A loaned executive gave this to me at the conclusion of the 2007 United Way Community Campaign.  When I see it, I think of Annette, Ritu, Dianne and Haya. They worked my Business Partners Central accounts during the campaign.  It reminds me how awesome it felt to be good at my job.

This is an earring I wore when we had a costume party at our house about three or four weeks after we moved to Maryland.  I lost the other earring that night. I look at it and mostly just remember the hangover, so I'm glad we took pictures of flip cup, a pirate with a parrot on his shoulder, a viking who repeatedly flexed his muscles and a snake charmer. The hangover was worth it, because now that everyone is settled or married or bechilded, we still talk about that night.


Harper was 6 months old for her first Christmas.  She liked watch us play Wii in the basement, she liked sweet potatoes, prunes, one-piece outfits, her glow worm and being bounced to sleep.  She sat on the couch and watched me string lights on the tree and I remember telling her how different it would be next year (this year). ..and it's better than I could have ever imagined.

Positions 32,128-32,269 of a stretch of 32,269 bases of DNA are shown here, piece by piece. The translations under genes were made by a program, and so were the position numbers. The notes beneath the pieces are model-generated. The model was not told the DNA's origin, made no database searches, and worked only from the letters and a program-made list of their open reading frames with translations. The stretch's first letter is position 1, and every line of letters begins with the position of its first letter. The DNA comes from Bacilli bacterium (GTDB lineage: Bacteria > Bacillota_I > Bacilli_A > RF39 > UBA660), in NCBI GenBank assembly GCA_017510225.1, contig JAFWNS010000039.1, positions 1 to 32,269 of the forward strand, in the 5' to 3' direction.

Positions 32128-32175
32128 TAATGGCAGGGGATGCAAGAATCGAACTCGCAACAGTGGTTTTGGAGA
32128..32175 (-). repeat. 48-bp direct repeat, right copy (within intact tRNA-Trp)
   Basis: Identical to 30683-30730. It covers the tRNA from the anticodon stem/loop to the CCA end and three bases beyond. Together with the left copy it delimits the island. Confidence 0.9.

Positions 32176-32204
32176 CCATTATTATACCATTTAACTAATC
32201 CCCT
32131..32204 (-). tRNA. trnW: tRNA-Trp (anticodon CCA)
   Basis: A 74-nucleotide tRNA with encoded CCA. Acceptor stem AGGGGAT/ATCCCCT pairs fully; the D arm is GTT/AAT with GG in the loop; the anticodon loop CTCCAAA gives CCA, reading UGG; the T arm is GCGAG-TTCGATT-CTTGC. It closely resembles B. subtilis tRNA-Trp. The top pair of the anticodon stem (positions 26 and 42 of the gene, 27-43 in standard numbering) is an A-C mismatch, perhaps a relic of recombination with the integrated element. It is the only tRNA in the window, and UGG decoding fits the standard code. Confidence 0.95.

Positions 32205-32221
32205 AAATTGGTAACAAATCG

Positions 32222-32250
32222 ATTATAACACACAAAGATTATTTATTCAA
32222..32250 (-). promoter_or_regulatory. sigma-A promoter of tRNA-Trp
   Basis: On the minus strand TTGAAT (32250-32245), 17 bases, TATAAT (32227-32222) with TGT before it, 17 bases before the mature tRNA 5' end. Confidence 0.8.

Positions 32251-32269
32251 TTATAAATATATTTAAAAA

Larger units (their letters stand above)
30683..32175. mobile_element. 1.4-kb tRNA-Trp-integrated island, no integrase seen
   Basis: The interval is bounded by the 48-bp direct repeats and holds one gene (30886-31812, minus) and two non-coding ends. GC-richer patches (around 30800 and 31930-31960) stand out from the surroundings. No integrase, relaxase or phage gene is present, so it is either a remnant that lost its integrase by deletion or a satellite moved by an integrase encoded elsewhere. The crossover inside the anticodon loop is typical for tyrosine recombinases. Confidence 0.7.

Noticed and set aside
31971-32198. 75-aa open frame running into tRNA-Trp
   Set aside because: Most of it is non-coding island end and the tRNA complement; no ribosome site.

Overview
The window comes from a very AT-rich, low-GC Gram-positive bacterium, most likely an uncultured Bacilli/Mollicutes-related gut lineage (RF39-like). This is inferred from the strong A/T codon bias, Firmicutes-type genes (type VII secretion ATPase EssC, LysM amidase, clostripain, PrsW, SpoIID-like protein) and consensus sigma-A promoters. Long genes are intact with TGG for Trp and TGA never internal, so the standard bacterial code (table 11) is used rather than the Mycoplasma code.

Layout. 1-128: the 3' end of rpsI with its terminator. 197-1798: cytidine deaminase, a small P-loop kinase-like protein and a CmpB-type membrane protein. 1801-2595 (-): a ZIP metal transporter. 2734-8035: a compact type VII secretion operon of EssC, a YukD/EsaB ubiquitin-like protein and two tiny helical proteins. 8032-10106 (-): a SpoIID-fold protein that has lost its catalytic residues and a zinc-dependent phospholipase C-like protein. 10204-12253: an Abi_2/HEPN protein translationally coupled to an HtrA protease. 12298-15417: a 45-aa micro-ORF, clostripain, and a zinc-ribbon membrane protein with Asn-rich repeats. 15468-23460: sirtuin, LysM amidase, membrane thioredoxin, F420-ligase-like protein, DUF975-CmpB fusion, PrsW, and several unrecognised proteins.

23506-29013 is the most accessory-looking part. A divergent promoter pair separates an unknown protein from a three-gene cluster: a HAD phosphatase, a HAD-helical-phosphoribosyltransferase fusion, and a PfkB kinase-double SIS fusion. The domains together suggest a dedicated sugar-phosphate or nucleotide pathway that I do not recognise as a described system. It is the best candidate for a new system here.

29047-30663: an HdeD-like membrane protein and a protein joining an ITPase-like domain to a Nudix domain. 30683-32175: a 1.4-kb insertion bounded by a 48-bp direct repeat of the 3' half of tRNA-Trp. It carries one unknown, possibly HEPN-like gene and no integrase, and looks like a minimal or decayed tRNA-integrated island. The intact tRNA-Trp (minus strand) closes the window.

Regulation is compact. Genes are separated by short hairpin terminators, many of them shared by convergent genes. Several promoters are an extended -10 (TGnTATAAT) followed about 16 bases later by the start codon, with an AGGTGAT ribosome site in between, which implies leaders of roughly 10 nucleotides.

This is a lobster buoy we bought in Maine, this summer.  We were lucky enough to spend 6 wonderful weeks there while Brandon took an Ophthalmology course at Colby College.  It's the most beautiful place I've ever seen. We visited Acadia National Park, trekked to the big city of Bangor to meet up with our long lost friends Paul and Kelley and took several trips to Freeport, where we bought this for 50 cents.






Wednesday, November 24, 2010

Girl, do us all a favor and have a piece of pumpkin pie.

I frequent a website that showcases the latest in fashion and where similar items may be purchased more cheaply and I happened upon the obviously strikingly beautiful model, pictured below.

I stared and stared at this photo, thinking it must be photoshopped because her head is nearly as wide as her body and I wondered if she's healthy.  On this, the eve of a day of thanks, pilgrims, indians and tryptophan, I have to wonder if she would have survived a trip to the 'new world' and subsequent harsh winters. Would those legs really even hold her up in a strong wind?